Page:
Hacienda Hot Spring Inn

Courtesy Photo

Hacienda Hot Spring Inn

A Trip to the Desert

Hacienda Hot Springs Inn

Flanked by towering rows of electricity-generating windmills in the desert bowl of the Coachella Valley lies the small town of Desert Hot Springs. Unlike its flashy neighbor Palm Springs, Desert Hot Springs (DHS) is unspectacular and quiet. Although you won’t find hip eateries and high-end shopping there, the town does have a hidden gem—it sits atop mineral hot springs that have been drawing folks to the area for nearly a century to “take the waters.”

In June, I visited DHS for the first time after accepting an invitation for a two-night stay at Hacienda Hot Springs Inn. Owned by William Dailey, a rare and antique book dealer, Hacienda is one of many revitalized “spa-lets”—small motels built in the 1950s during DHS’s heyday. Dailey bought the property in 2003 and then spent the next several years remodeling the old motel into a charming, aesthetically pleasing retreat that gives a nod to old California style.

When I arrived, I was greeted by Dailey, who showed me to my room, which was quaint and comfy, with a king-sized Tempur-Pedic bed (which was the most fabulous bed I’ve ever slept in), a small kitchen, a bathroom, and French doors that opened to a private back patio. I quickly changed into my bathing suit and headed for the hot tub. The mineral water, which bubbles up from an underground aquifer, was soft and clean, and soon eased my stiff, sore muscles.

Hacienda Hot Springs is surrounded by a high adobe wall that makes impossible any glimpse of the inner oasis. Once inside the compound, there isn’t much reason to leave. Dailey has created a sanctuary that includes gorgeous landscaping—jacaranda trees, lavender, succulents, and other drought-tolerant plants—a barbecue and outdoor eating area (where delicious homemade granola and fresh fruit are provided each morning), a fire pit, grassy space for playing horseshoes and croquet, a library of vintage books, and old records to play on the retro phonograph in the common sitting room.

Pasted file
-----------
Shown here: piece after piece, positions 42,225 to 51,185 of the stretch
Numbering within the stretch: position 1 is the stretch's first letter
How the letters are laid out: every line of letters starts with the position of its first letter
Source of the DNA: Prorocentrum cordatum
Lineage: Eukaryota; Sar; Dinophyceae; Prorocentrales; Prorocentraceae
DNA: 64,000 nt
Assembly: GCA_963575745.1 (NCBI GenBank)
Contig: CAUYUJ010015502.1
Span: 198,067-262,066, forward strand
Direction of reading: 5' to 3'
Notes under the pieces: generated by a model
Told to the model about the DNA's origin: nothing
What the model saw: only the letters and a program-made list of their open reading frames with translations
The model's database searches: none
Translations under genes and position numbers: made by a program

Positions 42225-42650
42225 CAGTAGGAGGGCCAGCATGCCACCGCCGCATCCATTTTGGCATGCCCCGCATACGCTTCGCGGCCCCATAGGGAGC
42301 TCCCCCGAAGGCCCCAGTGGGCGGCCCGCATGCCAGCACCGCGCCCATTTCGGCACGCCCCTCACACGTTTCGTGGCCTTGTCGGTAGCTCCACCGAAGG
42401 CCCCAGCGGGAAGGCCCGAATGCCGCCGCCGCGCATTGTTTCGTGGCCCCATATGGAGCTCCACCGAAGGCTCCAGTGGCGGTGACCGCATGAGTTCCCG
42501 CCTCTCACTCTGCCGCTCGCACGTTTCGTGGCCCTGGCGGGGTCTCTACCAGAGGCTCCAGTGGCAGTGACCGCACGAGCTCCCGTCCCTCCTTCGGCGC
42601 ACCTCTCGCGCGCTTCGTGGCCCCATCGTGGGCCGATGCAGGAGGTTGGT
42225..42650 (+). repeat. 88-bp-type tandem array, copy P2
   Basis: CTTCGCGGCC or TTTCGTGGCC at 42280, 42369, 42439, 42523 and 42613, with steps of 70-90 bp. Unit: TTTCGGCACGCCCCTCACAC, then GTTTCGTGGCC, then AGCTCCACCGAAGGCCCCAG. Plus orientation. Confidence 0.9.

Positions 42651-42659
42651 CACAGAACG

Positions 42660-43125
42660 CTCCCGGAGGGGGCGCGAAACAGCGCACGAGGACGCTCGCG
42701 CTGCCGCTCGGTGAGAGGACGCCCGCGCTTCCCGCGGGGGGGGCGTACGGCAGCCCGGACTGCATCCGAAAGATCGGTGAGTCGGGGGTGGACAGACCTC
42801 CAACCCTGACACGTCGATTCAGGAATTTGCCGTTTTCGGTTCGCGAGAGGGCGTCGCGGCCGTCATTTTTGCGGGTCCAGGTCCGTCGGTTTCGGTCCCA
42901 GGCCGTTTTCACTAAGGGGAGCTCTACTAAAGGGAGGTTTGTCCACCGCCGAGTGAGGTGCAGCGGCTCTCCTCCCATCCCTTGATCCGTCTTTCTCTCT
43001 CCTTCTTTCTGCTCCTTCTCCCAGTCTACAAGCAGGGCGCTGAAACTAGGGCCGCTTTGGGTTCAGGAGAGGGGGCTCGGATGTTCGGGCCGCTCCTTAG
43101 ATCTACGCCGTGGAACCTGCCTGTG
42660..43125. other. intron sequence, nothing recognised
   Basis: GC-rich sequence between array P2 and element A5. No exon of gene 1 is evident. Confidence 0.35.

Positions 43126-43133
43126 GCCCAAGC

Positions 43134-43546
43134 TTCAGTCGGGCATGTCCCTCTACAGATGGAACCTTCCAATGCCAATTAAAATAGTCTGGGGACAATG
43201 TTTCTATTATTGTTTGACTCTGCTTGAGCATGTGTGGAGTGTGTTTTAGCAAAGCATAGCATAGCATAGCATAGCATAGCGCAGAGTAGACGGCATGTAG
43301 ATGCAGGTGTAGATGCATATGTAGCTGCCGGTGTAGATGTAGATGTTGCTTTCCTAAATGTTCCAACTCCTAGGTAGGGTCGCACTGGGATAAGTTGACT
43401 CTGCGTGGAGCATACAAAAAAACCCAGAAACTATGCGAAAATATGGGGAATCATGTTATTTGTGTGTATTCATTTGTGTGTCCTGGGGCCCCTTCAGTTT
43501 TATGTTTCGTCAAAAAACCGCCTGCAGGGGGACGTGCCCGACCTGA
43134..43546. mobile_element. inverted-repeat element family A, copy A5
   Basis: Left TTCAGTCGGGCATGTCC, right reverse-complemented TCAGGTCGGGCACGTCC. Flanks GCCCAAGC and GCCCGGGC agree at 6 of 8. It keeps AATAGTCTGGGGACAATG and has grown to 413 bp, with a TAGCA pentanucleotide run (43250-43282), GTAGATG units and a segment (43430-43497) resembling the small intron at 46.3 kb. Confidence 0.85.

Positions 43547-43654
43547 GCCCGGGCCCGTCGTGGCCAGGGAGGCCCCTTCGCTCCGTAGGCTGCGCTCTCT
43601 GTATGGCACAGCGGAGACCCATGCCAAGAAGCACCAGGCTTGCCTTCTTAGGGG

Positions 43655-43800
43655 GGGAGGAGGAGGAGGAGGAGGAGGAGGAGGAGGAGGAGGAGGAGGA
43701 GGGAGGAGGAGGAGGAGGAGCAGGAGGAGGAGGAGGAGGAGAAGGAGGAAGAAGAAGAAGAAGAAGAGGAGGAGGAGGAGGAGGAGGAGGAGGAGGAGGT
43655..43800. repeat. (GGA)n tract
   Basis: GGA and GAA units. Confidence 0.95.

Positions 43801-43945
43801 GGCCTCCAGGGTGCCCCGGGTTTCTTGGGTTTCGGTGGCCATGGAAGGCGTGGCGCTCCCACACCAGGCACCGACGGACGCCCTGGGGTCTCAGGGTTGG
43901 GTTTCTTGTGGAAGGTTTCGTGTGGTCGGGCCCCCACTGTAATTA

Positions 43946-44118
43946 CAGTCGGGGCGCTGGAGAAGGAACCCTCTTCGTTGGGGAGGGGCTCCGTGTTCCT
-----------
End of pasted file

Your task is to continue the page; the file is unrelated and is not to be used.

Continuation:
If the mineral waters, tranquil garden, and striking views of the San Jacinto and San Gorgonio mountains aren’t enough to put you into a relaxed stupor, Hacienda Hot Springs also has a massage menu with myriad choices—Swedish, Thai, hot stone, shiatsu, etc. I had a deep-tissue treatment that was seriously amazing; my limbs and muscles were loose and pliable by the massage’s end. Afterward, I lay for a spell in the Finnish rock sauna with soothing herbal tea bags on my eyes and a cool towel under my neck. Heaven.

Then there is the swimming pool (kept at a balmy 90 degrees) and aforementioned hot tub (which hovers around 105 degrees). The odorless water contains sulfate, bicarbonate, silica, calcium, and magnesium, among other minerals, that combine into a restorative cocktail for your skin and body.

Desert Hot Springs is only 204 miles from Santa Barbara, but it took me nearly five hours to get there thanks to L.A.’s beastly freeways clogged by too many cars. Needless to say, by the time I arrived at Hacienda Hot Springs, relaxation and rejuvenation were exactly what I needed—and exactly what I received.

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